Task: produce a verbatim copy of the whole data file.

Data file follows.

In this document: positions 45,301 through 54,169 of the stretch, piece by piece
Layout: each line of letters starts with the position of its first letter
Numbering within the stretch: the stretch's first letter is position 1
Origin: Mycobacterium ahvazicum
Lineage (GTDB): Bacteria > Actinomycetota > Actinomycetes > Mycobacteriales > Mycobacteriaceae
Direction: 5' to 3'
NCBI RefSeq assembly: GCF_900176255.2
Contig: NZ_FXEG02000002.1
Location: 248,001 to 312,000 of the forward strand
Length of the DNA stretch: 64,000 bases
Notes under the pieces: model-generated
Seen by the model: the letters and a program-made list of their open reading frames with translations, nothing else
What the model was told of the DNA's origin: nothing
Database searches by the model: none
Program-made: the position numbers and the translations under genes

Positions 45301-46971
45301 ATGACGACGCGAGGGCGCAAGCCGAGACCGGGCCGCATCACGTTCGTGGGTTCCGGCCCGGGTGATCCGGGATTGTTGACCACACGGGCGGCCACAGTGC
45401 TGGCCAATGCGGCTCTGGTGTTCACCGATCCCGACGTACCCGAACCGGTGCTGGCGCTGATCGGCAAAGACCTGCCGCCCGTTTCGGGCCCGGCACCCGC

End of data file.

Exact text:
In this document: positions 45,301 through 54,169 of the stretch, piece by piece
Layout: each line of letters starts with the position of its first letter
Numbering within the stretch: the stretch's first letter is position 1
Origin: Mycobacterium ahvazicum
Lineage (GTDB): Bacteria > Actinomycetota > Actinomycetes > Mycobacteriales > Mycobacteriaceae
Direction: 5' to 3'
NCBI RefSeq assembly: GCF_900176255.2
Contig: NZ_FXEG02000002.1
Location: 248,001 to 312,000 of the forward strand
Length of the DNA stretch: 64,000 bases
Notes under the pieces: model-generated
Seen by the model: the letters and a program-made list of their open reading frames with translations, nothing else
What the model was told of the DNA's origin: nothing
Database searches by the model: none
Program-made: the position numbers and the translations under genes

Positions 45301-46971
45301 ATGACGACGCGAGGGCGCAAGCCGAGACCGGGCCGCATCACGTTCGTGGGTTCCGGCCCGGGTGATCCGGGATTGTTGACCACACGGGCGGCCACAGTGC
45401 TGGCCAATGCGGCTCTGGTGTTCACCGATCCCGACGTACCCGAACCGGTGCTGGCGCTGATCGGCAAAGACCTGCCGCCCGTTTCGGGCCCGGCACCCGC